Last night's scotch sours in the back of his throat as he listens to metal scraping macadam, feels his neighbors staring at the stretch of sidewalk he is not clearing. He sighs and he ups and he coffees. He bundles and he outs and he shovels. With his first push, he assesses. By first toss, he knows this stuff is not the slight down that flutters earthward in fairytale flakes. This snow rejects fancy, falls in purposeful sheets, clumps as it lands, gathering heft.
He digs and he does not look at the lady from across the street, watching to see where he dumps the snow, clucking disapproval even as he clears a path from her doorway to her car. His muscles flex and tease, taunting him with the strain whose pain he will not feel until tomorrow. He stabs the snow and he scoops the snow and he lifts the snow and deposits the snow in the least offensive places. He marvels at new snow mountains delivered by plows-men, a gift to the dead-end's children a full month after Christmas.
He watches amused as they stake claims, these pressing slide-lanes with cardboard toboggans, those hollowing snow caves with shovels manufactured for sand. Watches tense as a boy shrieks happy, sledding from mountaintop to icy street. Feels grateful they are not his.
His own stout stein of a father loved to take him sledding. His father laughed loud and his father said, "Ho Boy!" and his father sat in the back of the sled with strong arms around him. He did not cry out every time snow stabbed into the bits of his face not covered by mask. He would not cry out, and he could not think for the air, and he could not breathe for the strong arms and the speed and the sharp steel blades conveying him to the bottom. Quickening unhappy puffed from his mouth. The wool mask grew damp as he waited to see if this run would be enough for his pop.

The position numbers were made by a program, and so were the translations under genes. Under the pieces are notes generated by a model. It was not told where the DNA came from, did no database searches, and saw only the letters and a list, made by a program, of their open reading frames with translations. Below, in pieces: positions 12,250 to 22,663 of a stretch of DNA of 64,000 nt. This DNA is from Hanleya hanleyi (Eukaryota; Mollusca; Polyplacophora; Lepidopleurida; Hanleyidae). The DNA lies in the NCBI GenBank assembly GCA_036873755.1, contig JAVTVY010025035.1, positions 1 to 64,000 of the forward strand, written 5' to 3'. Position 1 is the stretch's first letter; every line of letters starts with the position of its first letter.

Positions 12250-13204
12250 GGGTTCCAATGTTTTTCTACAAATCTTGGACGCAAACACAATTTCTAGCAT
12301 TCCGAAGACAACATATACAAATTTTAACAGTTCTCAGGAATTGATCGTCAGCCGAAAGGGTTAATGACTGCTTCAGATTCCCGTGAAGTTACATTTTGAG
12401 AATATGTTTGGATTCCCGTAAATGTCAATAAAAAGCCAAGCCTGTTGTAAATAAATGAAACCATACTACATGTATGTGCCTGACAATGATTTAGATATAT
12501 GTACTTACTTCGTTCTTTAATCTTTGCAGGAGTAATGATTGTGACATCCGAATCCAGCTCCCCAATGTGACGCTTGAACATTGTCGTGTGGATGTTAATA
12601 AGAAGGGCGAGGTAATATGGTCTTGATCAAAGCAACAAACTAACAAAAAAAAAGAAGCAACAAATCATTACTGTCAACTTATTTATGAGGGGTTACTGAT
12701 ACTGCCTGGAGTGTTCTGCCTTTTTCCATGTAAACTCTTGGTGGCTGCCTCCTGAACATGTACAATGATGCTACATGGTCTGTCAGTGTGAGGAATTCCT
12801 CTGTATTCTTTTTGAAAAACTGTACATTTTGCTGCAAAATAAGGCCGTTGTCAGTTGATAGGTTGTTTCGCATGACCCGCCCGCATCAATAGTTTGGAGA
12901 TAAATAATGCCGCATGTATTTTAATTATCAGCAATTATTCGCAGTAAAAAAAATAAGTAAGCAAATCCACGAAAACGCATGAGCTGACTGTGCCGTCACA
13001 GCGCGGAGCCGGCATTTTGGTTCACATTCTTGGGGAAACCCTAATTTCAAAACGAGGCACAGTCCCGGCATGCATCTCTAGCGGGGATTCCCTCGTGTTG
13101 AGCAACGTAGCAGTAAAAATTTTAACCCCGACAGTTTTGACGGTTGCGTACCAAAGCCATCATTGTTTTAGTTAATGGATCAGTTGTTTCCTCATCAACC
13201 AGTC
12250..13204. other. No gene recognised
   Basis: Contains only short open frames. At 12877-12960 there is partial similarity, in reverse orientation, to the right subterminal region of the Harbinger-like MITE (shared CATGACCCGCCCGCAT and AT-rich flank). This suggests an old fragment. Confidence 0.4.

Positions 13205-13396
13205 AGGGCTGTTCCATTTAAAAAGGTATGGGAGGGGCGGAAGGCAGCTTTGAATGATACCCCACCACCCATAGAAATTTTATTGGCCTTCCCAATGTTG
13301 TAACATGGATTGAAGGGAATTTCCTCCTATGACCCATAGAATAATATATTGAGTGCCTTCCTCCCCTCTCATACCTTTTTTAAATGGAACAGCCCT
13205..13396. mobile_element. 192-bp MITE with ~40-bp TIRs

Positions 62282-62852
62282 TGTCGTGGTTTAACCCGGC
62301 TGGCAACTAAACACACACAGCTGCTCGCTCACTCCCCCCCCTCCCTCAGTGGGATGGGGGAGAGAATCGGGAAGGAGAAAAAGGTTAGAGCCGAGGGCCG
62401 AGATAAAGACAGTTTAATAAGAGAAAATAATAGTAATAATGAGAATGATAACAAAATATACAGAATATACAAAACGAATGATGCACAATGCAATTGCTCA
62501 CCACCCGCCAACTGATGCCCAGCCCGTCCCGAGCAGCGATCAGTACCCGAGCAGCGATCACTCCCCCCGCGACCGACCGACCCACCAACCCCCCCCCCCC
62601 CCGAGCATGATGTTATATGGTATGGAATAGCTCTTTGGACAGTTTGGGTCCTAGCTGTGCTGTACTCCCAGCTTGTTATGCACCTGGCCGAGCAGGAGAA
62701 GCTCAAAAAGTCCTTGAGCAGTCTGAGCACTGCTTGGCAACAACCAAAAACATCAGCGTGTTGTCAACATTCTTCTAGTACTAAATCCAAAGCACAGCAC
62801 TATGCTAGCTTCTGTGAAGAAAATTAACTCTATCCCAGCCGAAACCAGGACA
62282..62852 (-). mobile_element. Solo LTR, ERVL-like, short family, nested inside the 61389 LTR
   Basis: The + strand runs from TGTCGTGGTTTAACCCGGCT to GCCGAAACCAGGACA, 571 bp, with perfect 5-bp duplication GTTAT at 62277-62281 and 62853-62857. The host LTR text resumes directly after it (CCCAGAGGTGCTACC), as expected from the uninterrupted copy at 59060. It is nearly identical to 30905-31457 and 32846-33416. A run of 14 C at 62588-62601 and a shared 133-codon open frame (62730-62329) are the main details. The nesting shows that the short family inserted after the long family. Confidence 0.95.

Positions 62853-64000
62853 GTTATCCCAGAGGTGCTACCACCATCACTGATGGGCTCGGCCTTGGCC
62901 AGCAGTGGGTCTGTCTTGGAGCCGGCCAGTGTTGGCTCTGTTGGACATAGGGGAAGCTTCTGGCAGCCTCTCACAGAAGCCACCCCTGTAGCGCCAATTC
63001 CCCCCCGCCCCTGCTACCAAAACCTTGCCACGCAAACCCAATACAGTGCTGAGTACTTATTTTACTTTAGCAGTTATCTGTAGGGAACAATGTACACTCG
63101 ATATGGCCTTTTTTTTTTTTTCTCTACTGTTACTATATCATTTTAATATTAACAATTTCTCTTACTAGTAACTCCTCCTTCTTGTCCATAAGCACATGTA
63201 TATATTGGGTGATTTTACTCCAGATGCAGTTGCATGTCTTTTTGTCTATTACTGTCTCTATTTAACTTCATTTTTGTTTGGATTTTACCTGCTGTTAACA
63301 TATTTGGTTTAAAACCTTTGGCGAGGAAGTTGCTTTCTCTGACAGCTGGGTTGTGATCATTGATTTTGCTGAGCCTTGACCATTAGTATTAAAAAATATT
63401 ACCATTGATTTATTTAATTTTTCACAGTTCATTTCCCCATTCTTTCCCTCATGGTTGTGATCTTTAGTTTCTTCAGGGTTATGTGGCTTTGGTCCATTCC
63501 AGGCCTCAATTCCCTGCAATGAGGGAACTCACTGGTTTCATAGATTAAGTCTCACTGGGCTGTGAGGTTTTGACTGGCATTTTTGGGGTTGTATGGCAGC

Like his father's were then, his arms now are strong. He will not use them to take children flying. His is the earth, not the sky. Flying is for the birds and his father.
He's glad as he shovels, relieved and almost arrived at the end of his sidewalk. The neighbor’s gone inside and the sledders gone inside and his coffee waits inside and he begins to go, but then puts down his shovel and turns to the plow-mountain, emptied of child. Folding himself just so, he tucks into a cave. All he can hear is the snow.